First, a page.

In an article published in the Harvard Business Review, Kimberlyn Leary, Julianna Pillemer and Michael Wheeler discuss the different effects emotion can have in negotiations. They examine how individuals displaying strong emotional reactions can impede negotiations, but that when approached correctly, they can also be turned into a positive.
‘The truth is that your passions matter in real-life deal making and dispute resolution. You need to understand, channel, and learn from your emotions in order to adapt to the situation at hand and engage others successfully. That means you need to be emotionally prepared to negotiate – even when you expect the process to go smoothly.’ (Harvard Business Review)
It’s not just about controlling your own emotions as a salesperson or keeping the conversation emotionally neutral. Uncovering what is sometimes referred to as the ‘emotional gap’ is a key step in a successful sales negotiation.
I spoke with Peter Rosenwald, co-founder of Chartered Developments about what he saw as the difference between logical and emotional gaps. “Often, the important thing that motivates a business to change is the logical gap (an issue that is substantive and objective such as not hitting targets in a particular area or investments that aren’t making as much as expected). However, rarely will someone make a final decision solely on this basis. Instead, people often make decisions emotionally and justify them logically. The emotional decision is based on whether they like the person who is selling to them; whether they get along with them, whether they think they have authority. They also need to have an emotional attachment to the issue at hand: what does it mean to them on a personal level? How do they feel about it? What would happen if you didn’t do anything about it?”
The technique of uncovering this motivation has been used by US based company Sandler Training. The theory is that by revealing the emotional dissatisfaction of your prospect, not in terms of how they feel about you but in terms of the gap between their current state and where they want to be, you reveal a gap which your solutions – be they services or products – can help bridge.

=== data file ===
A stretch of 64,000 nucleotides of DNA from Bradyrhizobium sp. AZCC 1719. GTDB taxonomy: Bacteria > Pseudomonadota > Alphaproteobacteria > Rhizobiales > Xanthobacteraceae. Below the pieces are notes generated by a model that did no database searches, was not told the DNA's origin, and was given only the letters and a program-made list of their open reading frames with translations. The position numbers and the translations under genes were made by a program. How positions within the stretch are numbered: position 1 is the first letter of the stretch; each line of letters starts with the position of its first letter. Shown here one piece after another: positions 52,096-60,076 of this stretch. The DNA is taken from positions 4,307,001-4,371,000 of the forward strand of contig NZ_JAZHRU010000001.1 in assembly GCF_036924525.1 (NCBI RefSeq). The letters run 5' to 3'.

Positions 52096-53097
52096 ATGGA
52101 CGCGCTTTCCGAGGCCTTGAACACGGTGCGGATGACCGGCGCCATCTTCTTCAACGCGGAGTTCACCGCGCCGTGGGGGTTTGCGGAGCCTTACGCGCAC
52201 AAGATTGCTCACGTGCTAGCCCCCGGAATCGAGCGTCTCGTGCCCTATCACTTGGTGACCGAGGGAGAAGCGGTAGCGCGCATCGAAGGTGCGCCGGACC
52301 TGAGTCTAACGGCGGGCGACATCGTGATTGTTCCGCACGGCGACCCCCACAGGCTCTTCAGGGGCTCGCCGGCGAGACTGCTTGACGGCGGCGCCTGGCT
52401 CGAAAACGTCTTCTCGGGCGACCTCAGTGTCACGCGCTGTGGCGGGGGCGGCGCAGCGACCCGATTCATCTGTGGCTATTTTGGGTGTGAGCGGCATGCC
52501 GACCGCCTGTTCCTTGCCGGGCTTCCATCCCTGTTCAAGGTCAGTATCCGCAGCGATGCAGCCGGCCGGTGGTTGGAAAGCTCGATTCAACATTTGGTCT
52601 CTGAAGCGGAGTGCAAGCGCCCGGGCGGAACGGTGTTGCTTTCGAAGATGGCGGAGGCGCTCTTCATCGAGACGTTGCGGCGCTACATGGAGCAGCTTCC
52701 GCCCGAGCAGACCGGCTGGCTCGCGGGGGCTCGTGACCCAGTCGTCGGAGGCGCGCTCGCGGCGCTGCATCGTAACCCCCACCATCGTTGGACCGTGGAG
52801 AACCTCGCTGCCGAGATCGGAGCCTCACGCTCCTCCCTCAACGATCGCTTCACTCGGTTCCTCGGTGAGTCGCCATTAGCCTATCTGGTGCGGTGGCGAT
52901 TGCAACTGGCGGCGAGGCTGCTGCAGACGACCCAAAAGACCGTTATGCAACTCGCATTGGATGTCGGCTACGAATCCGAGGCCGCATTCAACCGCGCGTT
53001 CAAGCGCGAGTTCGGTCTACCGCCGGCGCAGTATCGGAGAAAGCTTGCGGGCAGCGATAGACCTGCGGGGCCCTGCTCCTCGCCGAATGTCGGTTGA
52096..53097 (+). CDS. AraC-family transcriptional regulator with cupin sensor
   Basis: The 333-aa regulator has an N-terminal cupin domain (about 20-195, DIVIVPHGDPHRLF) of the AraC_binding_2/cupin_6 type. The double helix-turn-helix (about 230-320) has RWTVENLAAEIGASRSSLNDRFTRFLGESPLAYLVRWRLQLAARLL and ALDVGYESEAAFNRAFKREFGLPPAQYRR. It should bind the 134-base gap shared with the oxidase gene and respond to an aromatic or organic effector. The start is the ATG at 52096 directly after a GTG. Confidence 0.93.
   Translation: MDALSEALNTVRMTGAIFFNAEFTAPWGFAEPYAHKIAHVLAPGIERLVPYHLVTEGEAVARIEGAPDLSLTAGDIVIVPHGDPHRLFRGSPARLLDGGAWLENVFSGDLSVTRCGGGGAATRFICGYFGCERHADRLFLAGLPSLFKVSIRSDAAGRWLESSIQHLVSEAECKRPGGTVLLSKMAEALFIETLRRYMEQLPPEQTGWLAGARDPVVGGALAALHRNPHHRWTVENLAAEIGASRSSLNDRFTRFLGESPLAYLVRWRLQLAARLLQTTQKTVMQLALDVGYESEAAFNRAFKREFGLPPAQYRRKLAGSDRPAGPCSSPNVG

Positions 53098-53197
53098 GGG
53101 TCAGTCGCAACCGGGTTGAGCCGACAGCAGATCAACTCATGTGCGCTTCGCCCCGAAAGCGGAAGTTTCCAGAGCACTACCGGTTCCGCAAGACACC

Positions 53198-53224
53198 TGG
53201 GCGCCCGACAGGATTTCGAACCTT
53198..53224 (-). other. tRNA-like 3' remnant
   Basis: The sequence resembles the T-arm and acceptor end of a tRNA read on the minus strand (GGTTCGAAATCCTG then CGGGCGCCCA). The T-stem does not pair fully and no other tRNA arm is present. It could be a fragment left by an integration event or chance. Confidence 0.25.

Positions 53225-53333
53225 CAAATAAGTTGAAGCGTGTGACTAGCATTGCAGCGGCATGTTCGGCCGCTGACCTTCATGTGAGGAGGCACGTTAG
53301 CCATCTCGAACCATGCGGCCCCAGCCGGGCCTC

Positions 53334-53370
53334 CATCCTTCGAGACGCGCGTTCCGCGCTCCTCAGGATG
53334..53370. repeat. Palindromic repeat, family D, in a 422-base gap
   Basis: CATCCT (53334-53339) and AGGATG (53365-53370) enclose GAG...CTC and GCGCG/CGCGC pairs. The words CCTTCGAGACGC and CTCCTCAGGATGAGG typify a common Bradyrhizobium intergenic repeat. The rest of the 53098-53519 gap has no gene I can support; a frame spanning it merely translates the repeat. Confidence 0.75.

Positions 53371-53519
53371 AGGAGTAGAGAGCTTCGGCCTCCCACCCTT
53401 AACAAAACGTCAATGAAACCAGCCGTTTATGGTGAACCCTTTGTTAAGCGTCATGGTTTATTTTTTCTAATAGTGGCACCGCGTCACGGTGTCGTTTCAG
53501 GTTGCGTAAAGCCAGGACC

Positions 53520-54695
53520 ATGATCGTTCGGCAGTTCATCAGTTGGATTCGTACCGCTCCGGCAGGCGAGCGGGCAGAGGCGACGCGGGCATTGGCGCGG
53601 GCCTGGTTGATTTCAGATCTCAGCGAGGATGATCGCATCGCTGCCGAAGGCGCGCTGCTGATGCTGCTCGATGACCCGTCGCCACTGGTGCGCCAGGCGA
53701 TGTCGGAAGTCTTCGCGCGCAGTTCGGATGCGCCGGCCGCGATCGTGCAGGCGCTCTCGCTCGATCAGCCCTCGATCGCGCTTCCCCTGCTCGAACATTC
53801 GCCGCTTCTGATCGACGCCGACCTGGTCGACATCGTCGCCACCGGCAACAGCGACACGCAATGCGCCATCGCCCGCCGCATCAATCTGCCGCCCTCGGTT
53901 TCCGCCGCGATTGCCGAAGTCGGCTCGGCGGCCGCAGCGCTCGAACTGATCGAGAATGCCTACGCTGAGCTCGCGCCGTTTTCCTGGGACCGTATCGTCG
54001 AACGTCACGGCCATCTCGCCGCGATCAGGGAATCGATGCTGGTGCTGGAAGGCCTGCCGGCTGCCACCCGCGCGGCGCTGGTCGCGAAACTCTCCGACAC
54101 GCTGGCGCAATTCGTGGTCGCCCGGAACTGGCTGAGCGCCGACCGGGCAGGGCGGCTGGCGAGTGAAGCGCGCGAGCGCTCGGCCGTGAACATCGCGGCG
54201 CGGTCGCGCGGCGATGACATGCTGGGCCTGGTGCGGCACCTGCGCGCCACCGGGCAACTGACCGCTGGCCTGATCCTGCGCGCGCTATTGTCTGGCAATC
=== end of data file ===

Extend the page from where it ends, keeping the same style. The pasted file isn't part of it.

‘the key to closing more sales is uncovering pain – that is, uncovering a level of emotional discomfort on the prospect’s part that’s sufficient to inspire action to change what isn’t working’ (Sandler Training)
So how does this translate in terms of telemarketing? How can an intelligent and nuanced phone call to a prospect help to identify this gap?
Do your research
Remember that you’re not phoning a business, you’re phoning an individual. Do what you can to find out about who you are calling. LinkedIn and their website can be particularly helpful here. Even the smallest detail can create an initial personal bond.
Building rapport and developing trust
Rapport and trust go hand-in-hand. The more trust the recipient of your call has in you, the more they will open up. You need to convince the person on the other end of the phone that you are not just a competent and experienced professional, but also that you are an individual who can empathise with their frustrations and anxieties both in life and in business. Consider using (appropriate) humour to cross the divide between the business and the personal. Storytelling is also a great way to engage a prospect and to create a connection – more on this in a later article on the Chartered Developments blog page.
Follow your gut
Once you have a rapport, you need to maintain it. Following a script isn’t enough, you need the agility to be able to shepherd a conversation in such a way that elicits the details you need to understand the emotional gap. It’s an instinctive process, but one based on maturity and professional experience to allow the caller to naturally empathise with the recipient.
The key is in knowing how to identify the emotional gap when your hear it and then knowing how to bridge the gap. This is where a mature and experienced calling team wins. Our callers all come from a professional background – they know how the business owners and managers feel in their roles; they have the instinct and intelligence to be agile in their negotiations with prospects and the knowledge to recognise ways to bridge the gap between where the prospect is and where they want to be.